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What to Do When Lightning Strikes

Planning for the worst may be the best protection, experts say

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Once you're indoors, stay away from windows and doors, as well as from anything plugged in or anything that has a direct connection to the plumbing, according to Jensenius. "So, no washing dishes or taking showers or baths," he said. Talking on a cordless phone is OK, but stay off corded phones, he advised. If you're in a car, the rubber tires won't protect you, but lightning will travel along the outside metal of the car. To stay safe, don't touch the metal door handles. Also, avoid touching the windshield if your car's antenna is built into it, and leave the radio alone, too, he cautioned.

If you're outside and can't find a safe shelter, look for an area with shorter trees, but keep some distance from the trees. "If you're with a group, spread out," Jensenius said. "This might actually increase the risk of someone getting hit, but if you're all together and that area gets hits, there won't be anyone who can help," he explained.

"Avoid being, or being near, the tallest object in your immediate area," Jensenius added. "But don't be out in the open or near isolated trees, either."

If you're on the water, Walsh said, get to shore as quickly as possible. If you're in a pool, get out and seek shelter. And, don't go outside or in the water again until at least 30 minutes after the lightning flash or the last clap of thunder.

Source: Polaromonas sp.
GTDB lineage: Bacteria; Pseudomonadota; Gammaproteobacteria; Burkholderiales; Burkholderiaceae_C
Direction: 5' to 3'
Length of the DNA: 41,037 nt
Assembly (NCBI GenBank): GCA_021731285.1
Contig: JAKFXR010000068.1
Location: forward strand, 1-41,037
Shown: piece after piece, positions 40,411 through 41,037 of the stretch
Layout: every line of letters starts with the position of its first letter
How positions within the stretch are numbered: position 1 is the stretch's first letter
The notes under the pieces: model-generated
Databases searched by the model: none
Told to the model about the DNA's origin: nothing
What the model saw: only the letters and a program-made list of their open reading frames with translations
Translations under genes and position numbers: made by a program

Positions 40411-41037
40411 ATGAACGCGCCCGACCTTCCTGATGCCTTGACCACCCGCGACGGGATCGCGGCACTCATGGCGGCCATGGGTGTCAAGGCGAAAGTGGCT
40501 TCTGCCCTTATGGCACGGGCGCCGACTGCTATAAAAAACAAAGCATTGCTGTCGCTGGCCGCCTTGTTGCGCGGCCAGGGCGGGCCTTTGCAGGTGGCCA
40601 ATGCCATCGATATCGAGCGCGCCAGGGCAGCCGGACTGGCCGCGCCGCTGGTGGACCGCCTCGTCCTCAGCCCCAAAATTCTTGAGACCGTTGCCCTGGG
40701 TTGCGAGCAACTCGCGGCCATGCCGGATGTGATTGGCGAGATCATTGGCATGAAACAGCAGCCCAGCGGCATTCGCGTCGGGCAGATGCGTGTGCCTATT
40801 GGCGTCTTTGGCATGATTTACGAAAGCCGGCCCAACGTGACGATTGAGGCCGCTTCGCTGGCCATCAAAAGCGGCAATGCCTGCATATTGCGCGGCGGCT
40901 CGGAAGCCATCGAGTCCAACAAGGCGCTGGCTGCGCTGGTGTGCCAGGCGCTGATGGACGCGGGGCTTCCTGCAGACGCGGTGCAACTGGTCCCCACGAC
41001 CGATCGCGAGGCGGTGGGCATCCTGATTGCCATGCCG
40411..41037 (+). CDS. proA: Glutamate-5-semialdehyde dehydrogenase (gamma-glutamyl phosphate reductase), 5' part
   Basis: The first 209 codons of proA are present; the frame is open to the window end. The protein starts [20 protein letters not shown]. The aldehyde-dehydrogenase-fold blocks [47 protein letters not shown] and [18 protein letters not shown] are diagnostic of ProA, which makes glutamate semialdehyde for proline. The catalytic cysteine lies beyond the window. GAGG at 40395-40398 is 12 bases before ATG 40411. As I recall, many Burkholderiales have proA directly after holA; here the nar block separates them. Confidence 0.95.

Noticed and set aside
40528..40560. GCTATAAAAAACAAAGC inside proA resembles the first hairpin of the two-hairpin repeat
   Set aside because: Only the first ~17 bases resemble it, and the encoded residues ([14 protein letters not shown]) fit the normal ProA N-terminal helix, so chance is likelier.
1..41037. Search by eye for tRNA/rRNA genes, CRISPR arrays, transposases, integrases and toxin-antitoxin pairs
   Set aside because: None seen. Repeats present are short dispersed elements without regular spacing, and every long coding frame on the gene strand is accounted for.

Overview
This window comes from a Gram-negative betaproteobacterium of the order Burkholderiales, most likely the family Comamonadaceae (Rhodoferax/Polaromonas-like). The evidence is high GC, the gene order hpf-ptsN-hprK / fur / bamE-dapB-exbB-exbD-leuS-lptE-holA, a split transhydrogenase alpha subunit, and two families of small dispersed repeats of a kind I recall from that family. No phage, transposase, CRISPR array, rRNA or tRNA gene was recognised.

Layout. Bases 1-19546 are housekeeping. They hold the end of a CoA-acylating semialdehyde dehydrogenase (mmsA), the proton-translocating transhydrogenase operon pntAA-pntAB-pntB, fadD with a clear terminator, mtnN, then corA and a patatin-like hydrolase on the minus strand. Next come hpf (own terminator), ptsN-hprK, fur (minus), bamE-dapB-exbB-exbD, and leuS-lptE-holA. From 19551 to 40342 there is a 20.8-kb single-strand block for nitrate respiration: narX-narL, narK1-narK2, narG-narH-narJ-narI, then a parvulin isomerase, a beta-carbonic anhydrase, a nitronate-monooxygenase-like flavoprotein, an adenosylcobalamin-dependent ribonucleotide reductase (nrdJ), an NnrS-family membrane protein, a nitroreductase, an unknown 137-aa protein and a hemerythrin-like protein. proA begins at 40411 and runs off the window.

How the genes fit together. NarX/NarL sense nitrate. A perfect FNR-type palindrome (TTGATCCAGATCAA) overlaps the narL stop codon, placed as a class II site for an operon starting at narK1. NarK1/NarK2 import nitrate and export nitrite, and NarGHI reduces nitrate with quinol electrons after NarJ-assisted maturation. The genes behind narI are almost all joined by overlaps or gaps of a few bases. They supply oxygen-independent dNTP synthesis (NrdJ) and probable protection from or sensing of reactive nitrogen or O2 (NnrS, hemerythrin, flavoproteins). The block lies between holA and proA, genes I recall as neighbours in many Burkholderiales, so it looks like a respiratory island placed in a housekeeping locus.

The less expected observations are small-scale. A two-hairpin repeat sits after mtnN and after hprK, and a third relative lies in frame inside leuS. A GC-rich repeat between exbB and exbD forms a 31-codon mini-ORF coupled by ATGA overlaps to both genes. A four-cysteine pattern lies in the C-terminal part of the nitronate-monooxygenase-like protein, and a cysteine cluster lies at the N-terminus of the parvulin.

If you haven't been able to find appropriate shelter and suddenly feel your hair standing on end, the Federal Emergency Management Agency recommends that you crouch down as low as you can, placing your weight on the balls of your feet so that as little of you is connected to the ground as possible. Cover your ears with your hands and put your head between your knees to make yourself the smallest target possible.

If the worst happens, and you or someone you're with is struck by lightning, the first concern is sudden cardiac arrest.

"Lightning can immediately stop your heart," Walsh said. "CPR needs to be started right away." If you happen to be where there's a portable automated external defibrillator, Jensenius said, use it if the person's heart has stopped.

"If someone is moving around, or if you know they have a heartbeat, take care of others who don't," Walsh advised.

Other problems that could occur from a lightning strike are fractures, ruptured ear drums and concussions, according to Walsh. "People don't always come back to where they were before the lightning strike," she said. "Some people have problems that last the rest of their lives. They may have trouble sleeping or headaches."

Jensenius added that some people experience burns, and others have trouble concentrating, are more forgetful, get easily distracted or have personality changes after being hit by lightning. Treatment, he said, depends on the particular injury, though it begins with getting immediate medical help for anyone who's been struck.

And, before that, it starts with a plan.

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